- You can also fry two crushed garlic cloves in coconut oil, cool and strain the oil, and apply it on the affected area. Leave it on for several hours before washing it off. Use it once or twice daily.
- Simply applying crushed garlic cloves on the infected site for a few minutes may also help, but it is not suitable for those with sensitive skin.
Echinacea can also be used to treat cellulitis because it strengthens the immune system. Echinacea extracts are rich in alkamides, polysaccharides, and caffeic acid compounds that are responsible for many of the therapeutic properties of this medicinal plant.
It also contains flavonoids with antioxidant, antimicrobial, anti-inflammatory and anti-allergic properties (13). It also aids in boosting the body’s immune system.
You can take this herb internally or apply topically on the skin in the form of gel or cream to treat skin irritation and inflammation. Consult your doctor before taking this herb for proper dosage.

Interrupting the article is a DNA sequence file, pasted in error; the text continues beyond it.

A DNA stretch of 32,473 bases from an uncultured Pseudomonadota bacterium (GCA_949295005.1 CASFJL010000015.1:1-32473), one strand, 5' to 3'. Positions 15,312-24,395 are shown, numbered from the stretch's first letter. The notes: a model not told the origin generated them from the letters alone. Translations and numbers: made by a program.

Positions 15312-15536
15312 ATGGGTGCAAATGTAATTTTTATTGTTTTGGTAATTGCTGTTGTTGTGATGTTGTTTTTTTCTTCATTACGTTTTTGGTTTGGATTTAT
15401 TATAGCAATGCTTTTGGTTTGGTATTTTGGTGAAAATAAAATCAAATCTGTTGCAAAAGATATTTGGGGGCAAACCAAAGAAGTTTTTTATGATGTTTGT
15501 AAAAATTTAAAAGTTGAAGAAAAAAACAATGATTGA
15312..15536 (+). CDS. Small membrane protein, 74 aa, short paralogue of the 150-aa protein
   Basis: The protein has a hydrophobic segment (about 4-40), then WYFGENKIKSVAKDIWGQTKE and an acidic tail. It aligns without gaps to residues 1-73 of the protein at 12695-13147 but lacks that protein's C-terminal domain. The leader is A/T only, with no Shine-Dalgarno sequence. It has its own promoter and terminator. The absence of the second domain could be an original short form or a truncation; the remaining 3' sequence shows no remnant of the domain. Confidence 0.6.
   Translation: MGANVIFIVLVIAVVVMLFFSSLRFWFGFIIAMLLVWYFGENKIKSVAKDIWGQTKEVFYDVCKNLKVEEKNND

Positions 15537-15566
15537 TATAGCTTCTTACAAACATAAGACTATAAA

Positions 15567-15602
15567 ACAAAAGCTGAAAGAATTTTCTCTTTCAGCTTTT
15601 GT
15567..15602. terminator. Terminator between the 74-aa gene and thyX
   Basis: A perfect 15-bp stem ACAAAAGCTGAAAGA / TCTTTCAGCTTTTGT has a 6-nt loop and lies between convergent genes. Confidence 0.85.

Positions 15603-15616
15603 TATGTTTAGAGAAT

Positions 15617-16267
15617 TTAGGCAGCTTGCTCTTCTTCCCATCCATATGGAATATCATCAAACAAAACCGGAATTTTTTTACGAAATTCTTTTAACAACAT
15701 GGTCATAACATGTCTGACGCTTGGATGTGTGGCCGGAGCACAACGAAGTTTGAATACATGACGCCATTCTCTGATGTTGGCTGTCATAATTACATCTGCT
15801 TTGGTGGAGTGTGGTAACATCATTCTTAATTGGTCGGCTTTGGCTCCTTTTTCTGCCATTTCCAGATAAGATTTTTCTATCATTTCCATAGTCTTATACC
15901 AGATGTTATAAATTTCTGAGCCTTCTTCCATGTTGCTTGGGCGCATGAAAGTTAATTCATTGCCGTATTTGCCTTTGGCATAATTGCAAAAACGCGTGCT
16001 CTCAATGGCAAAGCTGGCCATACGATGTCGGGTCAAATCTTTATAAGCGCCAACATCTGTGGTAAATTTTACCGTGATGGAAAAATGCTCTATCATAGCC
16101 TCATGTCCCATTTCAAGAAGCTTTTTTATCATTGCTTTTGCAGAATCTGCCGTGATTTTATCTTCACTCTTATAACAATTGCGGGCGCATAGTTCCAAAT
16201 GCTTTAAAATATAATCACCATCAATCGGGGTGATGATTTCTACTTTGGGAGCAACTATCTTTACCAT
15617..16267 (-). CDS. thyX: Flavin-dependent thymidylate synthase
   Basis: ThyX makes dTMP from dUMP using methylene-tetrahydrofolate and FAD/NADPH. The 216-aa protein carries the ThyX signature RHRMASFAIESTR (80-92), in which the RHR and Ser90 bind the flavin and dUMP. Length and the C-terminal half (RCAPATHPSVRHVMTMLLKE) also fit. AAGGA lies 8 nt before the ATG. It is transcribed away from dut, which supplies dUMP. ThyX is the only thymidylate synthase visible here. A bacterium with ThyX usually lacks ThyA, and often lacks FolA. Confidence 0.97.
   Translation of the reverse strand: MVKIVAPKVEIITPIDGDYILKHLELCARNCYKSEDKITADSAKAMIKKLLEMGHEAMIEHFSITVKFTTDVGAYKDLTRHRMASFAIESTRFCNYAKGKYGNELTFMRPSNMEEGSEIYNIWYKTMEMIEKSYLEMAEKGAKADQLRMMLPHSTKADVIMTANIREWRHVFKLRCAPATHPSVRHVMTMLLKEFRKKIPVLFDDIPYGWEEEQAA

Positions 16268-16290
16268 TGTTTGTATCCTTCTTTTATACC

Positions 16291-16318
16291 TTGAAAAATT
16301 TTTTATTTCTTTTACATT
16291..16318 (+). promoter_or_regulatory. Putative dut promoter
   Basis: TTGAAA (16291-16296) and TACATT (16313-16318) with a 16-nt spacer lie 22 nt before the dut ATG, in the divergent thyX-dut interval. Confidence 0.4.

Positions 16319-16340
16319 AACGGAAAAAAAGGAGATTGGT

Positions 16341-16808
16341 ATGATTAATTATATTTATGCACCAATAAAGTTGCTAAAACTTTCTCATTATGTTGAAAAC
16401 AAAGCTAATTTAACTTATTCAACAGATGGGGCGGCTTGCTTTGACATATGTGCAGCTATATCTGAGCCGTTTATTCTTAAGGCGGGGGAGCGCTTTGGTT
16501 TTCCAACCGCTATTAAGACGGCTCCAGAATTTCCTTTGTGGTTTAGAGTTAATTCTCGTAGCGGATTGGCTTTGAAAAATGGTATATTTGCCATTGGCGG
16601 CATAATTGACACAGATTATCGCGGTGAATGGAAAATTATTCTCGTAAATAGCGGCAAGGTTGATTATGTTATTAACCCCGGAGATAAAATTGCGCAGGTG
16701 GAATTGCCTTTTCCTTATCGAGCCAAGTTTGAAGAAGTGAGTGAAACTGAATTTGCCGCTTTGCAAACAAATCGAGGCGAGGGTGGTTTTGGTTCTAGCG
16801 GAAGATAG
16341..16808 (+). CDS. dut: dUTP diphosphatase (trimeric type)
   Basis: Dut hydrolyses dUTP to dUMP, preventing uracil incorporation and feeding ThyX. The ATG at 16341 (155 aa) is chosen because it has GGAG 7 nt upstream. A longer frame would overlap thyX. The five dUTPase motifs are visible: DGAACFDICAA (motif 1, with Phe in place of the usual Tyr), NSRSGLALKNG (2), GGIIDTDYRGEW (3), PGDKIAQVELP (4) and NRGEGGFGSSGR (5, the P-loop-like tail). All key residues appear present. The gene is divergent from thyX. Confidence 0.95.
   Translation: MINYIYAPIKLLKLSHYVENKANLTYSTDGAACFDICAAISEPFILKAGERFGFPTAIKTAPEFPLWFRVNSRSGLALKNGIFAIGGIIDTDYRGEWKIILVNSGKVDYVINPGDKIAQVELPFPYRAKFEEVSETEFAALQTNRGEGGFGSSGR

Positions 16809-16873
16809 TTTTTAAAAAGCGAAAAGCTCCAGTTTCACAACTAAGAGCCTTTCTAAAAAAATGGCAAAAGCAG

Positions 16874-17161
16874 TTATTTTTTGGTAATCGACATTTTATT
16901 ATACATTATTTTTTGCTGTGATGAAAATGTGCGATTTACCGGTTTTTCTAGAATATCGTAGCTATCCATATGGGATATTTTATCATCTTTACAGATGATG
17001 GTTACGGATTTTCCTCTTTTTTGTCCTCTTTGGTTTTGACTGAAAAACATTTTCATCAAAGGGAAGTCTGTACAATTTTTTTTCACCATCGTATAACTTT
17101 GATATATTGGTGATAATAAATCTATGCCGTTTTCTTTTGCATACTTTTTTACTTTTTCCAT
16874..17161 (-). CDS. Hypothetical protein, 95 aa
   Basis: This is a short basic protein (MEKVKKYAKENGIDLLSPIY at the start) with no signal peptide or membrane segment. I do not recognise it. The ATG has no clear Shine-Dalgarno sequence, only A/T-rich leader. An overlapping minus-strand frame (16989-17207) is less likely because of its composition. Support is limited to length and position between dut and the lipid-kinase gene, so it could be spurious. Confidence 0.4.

Note: Echinacea is not suitable for those suffering from autoimmune disorders such as lupus, multiple sclerosis, or rheumatoid arthritis, leukemia or tuberculosis.
10. Activated Charcoal
Being porous, activated charcoal helps draw out toxins and chemical impurities that contribute to skin inflammation and infections.
Activated charcoal has the power to adsorb a variety of drugs and toxic agents that are in solution form and in direct contact with its surface (14).
- Mix one tablespoon each of activated charcoal powder and ground flaxseed along with sufficient water to make a paste.
- Spread it on a piece of paper towel and cover it with another paper towel.
- Place this poultice on the affected area, cover with plastic wrap and secure it with tape.
- Leave it on for a few hours or overnight.
- Do this daily for a few days.